The GREAT Project is a free service across Leicestershire designed to give members of families, who are not currently in employment, the support they need to find work or training opportunities.
The service is run by a range of statutory, not-for-profit and private companies, including BITC. This partnership approach means that they can offer a holistic, person-centred service which is tailored to each family’s unique needs. Once on the project, each participant has access to various activities that will help them achieve their career goals. The GREAT Project is delivered by Voluntary Action Leicestershire and funded by the ESF and The National Lottery Community Fund.

Employment and the digital responsible business agenda

Our Brave New World report showed that the UK is facing a considerable and growing skills gap, from the need for highly-skilled data scientists to the 6.2 million people without the basic skills to regularly use the internet. Digital technologies have a great opportunity to democratise access to employment and to grow our economy, yet automation and new business models, such as those growing the ‘gig economy’, have potentially large impacts on our communities.

Business in the Community’s Responsible Digital Business programme seeks to work with our members to overcome these challenges and ensure that this digital transformation is ethical, sustainable and inclusive.

Job-coaching: supporting jobseekers with business-led coaching

Our ambition is to address the unemployment issues arising from the COVID-19 pandemic. Support people at risk of being left behind as the country recovers and help to build back an inclusive workforce.

Business in the Community’s (BITC) job coaching programme aims to engage businesses across the UK to support job seekers. The activity is undertaken through a series of coaching sessions.

How does it work?

  • Businesses join the programme by offering their employees a volunteering opportunity to become coaches.
  • We fully train your employee volunteers as coaches, providing them with all the necessary tools and resources.
  • Coaches are then matched with jobseekers to provide one-to-one support.
  • Coaches and jobseekers meet virtually for six, 60-90 minute sessions, over four to six months.
  • Coaches help improve the skills, confidence and employment opportunities for the jobseeker while also enhancing their own skills and wellbeing.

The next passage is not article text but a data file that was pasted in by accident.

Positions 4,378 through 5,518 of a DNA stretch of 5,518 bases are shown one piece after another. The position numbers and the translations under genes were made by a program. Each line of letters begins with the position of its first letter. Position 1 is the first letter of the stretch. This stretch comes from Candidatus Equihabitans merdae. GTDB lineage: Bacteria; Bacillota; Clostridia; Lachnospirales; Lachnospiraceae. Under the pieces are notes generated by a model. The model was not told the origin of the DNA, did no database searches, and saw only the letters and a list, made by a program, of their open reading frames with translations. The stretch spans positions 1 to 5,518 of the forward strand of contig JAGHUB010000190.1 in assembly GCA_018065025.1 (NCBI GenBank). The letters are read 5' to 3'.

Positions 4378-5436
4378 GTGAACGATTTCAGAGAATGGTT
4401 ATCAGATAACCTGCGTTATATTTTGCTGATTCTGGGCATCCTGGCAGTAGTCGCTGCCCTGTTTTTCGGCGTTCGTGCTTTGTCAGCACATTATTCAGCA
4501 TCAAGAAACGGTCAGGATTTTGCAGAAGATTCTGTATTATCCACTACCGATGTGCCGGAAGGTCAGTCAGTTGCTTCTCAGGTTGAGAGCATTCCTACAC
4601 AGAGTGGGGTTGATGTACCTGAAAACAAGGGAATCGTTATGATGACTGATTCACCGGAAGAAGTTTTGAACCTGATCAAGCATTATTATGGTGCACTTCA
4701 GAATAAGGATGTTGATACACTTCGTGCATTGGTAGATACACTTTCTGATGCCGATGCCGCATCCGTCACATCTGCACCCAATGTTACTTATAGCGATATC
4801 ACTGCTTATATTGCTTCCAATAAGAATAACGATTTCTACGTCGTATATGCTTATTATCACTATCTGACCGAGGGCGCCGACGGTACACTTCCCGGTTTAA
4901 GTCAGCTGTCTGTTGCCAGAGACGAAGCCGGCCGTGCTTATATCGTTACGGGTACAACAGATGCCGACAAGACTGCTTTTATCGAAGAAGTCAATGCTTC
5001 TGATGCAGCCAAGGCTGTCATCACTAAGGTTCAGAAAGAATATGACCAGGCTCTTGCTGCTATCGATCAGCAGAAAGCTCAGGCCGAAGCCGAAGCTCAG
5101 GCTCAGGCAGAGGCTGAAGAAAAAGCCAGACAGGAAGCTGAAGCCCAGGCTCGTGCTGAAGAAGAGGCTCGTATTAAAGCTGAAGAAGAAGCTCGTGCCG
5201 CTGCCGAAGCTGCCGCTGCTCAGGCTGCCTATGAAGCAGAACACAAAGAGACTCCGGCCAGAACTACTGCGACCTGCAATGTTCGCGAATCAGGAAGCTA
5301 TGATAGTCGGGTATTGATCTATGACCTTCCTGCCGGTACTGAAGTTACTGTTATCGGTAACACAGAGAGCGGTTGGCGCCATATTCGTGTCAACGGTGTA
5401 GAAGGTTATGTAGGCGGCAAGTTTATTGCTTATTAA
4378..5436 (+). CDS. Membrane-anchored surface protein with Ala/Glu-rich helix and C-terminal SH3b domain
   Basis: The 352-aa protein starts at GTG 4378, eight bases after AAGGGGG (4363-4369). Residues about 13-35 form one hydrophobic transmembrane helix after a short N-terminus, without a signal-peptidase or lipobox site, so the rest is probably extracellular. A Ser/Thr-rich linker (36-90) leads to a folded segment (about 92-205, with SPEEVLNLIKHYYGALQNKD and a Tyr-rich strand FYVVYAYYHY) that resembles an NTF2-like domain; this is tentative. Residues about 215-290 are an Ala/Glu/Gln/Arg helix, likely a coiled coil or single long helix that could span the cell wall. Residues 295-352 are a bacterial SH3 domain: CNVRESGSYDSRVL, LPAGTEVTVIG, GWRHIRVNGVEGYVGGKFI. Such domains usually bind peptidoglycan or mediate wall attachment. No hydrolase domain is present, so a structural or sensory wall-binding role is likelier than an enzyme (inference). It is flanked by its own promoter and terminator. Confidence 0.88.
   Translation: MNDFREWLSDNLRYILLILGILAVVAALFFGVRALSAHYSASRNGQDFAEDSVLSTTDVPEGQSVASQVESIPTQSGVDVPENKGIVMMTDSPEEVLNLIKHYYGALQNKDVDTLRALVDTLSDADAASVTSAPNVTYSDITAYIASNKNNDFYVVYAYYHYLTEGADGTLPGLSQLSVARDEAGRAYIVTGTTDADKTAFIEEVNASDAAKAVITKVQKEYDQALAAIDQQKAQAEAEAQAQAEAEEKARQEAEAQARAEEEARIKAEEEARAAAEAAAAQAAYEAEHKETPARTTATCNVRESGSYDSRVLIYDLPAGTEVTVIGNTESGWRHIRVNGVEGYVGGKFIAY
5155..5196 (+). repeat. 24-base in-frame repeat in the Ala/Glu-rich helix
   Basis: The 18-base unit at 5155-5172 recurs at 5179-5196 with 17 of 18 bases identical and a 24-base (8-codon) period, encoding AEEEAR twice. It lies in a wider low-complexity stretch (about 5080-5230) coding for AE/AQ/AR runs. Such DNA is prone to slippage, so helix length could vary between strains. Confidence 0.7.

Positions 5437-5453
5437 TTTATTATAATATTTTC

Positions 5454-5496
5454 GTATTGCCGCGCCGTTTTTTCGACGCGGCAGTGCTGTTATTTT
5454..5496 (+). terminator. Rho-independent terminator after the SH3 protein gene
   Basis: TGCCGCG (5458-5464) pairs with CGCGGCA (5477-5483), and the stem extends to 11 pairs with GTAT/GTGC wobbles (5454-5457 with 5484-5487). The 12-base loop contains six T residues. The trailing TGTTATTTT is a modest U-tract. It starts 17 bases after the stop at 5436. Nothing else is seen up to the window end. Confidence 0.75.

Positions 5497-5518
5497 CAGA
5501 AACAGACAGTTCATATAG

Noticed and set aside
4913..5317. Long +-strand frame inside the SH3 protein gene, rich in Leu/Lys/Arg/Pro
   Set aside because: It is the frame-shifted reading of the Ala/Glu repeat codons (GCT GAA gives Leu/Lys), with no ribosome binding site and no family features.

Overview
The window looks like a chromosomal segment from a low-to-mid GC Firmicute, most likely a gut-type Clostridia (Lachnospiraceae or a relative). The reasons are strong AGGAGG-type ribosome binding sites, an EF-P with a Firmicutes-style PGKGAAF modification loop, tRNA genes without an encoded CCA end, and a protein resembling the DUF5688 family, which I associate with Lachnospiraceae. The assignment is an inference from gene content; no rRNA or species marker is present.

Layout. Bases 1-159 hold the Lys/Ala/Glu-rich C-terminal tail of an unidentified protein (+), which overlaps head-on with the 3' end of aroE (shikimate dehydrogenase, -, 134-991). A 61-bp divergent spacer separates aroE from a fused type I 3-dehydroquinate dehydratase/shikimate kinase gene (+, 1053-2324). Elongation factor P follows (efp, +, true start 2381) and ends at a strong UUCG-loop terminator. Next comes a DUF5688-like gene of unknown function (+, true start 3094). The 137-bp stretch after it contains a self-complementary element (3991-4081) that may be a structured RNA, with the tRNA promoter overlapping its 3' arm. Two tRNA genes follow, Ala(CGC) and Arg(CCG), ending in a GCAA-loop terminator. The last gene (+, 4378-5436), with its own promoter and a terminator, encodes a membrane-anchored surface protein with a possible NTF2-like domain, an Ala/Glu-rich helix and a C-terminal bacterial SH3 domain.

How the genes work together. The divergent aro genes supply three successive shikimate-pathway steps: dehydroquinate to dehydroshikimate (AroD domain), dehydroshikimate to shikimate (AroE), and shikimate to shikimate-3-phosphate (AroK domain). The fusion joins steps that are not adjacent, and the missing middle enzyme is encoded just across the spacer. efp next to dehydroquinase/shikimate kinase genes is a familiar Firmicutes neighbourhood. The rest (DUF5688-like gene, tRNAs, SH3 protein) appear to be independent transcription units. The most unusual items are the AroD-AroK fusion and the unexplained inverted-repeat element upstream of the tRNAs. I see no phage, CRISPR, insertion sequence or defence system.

• We provide continued guidance and support throughout the programme.
Learn more about the business benefits and how your organisation can be involved.
Essential skills

Essential Skills are the skills we all need to thrive in education, work and life and are proving to be ones heavily required in a time of crisis.³ They are highly transferable skills like communication, problem solving and teamwork. They are not innate and can be developed throughout our lives and can’t be automated out.⁴

We want to ensure that every individual in the UK recognises and develops their essential skills

We are asking businesses to: 

  • recognise essential skills among their workforce, using the common language of the Skills Builder Universal Framework
  • develop essential skills in their current and future workforce using consistent language and steps from the Skills Builder Universal Framework
  • promote essential skills as the #skillsweneed with their partners and join our call for Government to make essential skills development part of the national curriculum, giving this equal weight alongside knowledge.

Find out more about our Essential Skills campaign.

The GREAT Project is delivered by Voluntary Action Leicestershire and funded by the European Social Fund (ESF) and The National Lottery Community Fund (NLCF).



  1. More than 7m Britons now in precarious employment (2016); The Guardian; available at theguardian.com
  2. Monitoring poverty and social exclusion 2016 (2016); Joseph Rowntree Foundation; available at jrf.org.uk
  3. Educating For The Modern World (2018): CBI/Pearson Education And Skills Annual Report; available at https://www.cbi.org.uk
  4. The Future of Skills: Employment in 2030 (2017), Bakhshi, H., Downing, J.M., Osborne, M.A. & Schneider, P. London: Pearson and Nesta